The opening of the centre was twice postponed because Saudi Crown Prince Mohammed bin Salman cancelled his planned attendance. Malaysian officials said the kingdom had yet to contribute promised funds for the centre.
Shahriman Lockman, an analyst with the Kuala Lumpur-based Institute of Strategic and International Studies cautioned that Malaysia would have to manoeuvre carefully.
"Whether we like it or not, whatever we think of them, Saudi Arabia is a major player in the Muslim world and in the Middle East. Their administration of the haj makes it crucial for Muslim-majority countries to get along with them," Lockman said.
The fact that Mahathir's election has sparked hopes that he will move Malaysia away from Razak's embrace of Saudi-inspired ultra-conservative Islam as a political tool, despite the prime minister's history of prejudice towards Jews and past anti-Shiite record, is likely to reinforce Saudi and UAE concern that his moves could favour Iran.
Mahathir has vacillated in his statements between banning Shiism to avert sectarianism and calling on Sunni Muslims in Malaysia to accept the country's miniscule Shiite minority as a way of avoiding domestic strife.
What is likely to concern the Saudis most is the fact that Mahathir has said that accepting Shiites as fellow Muslims was necessary because of the growth of the Iranian expatriate community in Malaysia. Analysts say the presence has sparked a greater awareness of Shiism and Sunni animosity because of Razak's divisive policies.
Saudi and UAE worries about the reinvigorated anti-corruption investigation are rooted in the potential implication in the scandal of a Saudi commercial company, members of the Saudi ruling family, and UAE state-owned entities and officials.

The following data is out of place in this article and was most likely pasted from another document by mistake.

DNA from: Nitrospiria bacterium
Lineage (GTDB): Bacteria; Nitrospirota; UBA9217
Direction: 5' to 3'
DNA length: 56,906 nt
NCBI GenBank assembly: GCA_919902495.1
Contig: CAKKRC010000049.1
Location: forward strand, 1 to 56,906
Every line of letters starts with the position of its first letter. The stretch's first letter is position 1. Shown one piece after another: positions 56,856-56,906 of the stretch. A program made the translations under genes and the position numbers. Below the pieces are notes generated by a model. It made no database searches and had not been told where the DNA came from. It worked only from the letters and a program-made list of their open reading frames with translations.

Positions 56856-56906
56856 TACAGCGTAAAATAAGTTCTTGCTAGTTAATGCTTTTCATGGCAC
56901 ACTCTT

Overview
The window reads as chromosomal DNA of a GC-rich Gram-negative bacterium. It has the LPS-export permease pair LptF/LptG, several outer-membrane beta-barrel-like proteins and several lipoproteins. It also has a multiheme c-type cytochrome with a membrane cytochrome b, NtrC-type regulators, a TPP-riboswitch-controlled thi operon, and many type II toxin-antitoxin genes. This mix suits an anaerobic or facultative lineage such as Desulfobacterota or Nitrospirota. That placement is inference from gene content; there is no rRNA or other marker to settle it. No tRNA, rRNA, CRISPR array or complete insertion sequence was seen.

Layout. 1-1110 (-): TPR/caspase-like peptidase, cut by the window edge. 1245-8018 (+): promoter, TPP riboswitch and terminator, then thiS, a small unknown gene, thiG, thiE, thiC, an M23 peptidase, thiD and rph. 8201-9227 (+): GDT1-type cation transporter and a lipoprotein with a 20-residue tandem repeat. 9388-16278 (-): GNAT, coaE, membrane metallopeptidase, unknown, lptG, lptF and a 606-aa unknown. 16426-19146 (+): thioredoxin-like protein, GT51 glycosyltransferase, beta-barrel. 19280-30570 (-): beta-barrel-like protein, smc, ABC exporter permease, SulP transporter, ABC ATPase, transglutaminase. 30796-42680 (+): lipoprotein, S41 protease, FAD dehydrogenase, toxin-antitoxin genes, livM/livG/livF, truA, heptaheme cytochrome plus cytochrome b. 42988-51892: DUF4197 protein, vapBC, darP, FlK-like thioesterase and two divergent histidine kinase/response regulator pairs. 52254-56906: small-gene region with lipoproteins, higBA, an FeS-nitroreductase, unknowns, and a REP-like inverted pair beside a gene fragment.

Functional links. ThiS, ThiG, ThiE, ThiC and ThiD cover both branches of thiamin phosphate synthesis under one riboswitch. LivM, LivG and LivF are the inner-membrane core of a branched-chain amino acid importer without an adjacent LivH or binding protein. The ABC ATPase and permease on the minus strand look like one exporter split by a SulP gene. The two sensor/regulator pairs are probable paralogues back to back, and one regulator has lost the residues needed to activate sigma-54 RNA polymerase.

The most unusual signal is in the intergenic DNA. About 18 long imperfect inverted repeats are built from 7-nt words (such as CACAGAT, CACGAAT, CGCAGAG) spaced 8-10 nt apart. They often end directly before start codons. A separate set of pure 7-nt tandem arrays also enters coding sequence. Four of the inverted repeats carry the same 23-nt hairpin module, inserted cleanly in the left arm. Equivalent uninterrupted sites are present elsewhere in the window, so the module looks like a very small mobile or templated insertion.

The investigation is likely to revisit 1MDB relationship's with Saudi energy company PetroSaudi International Ltd, owned by Saudi businessman Tarek Essam Ahmad Obaid as well as prominent members of the kingdom's ruling family who allegedly funded Razak.
It will not have been lost on Saudi Arabia and the UAE that Mahathir met with former PetroSaudi executive and whistle blower Xavier Andre Justo less than two weeks after his election victory.
A three-part BBC documentary, The House of Saud: A Family at War, suggested that Razak had worked with Prince Turki bin Abdullah, the son of former Saudi King Abdullah, to siphon off funds from 1MDB.
UAE-owned, Swiss-based Falcon Bank has also been linked to the scandal while leaked emails documented a close relationship between Yousef al-Otaiba, the UAE's high-profile ambassador to the United States and confidante of Prince Mohammed bin Zayed, and controversial Malaysian financier Jho Low, a 27-year-old Wharton graduate who helped Razak run 1MDB.
The Wall Street Journal, citing not only emails, but also US court and investigative documents, reported last year that companies connected to Otaiba had received USD 66 million from entities investigators say acted as conduits for money allegedly stolen from 1MDB.
The UAE embassy in Washington declined to comment at the time but admitted that Oteiba had private business interests unrelated to his diplomatic role. The embassy charged that the leaked emails were part of an effort to tarnish his reputation.
Bank statements and financial documents reviewed by The Wall Street Journal suggest that Khadem al Qubaisi, a director of an Abu Dhabi-owned investment company, who has also been implicated in the scandal, facilitated the purchase by UAE Deputy Prime Minister Sheikh Mansour Bin Zayed Al Nahyan's brother of a USD 500 million yacht with 1MDB funds.
"The impact of this election will reverberate far beyond Malaysia's borders," said Asia director of the Centre for Humanitarian Dialogue Michael Vatikiotis.
Vatikiotis was looking primarily at the fallout of Mahathir's victory in Southeast Asia and China. His analysis is however equally valid for Saudi Arabia and the United Arab Emirates, where it could also prove to be embarrassing.
Dr James M Dorsey is a senior fellow at the S Rajaratnam School of International Studies, co-director of the University of Würzburg's Institute for Fan Culture, and co-host of the New Books in Middle Eastern Studies podcast. He is the author of The Turbulent World of Middle East Soccer blog and a book with the same title, among several others.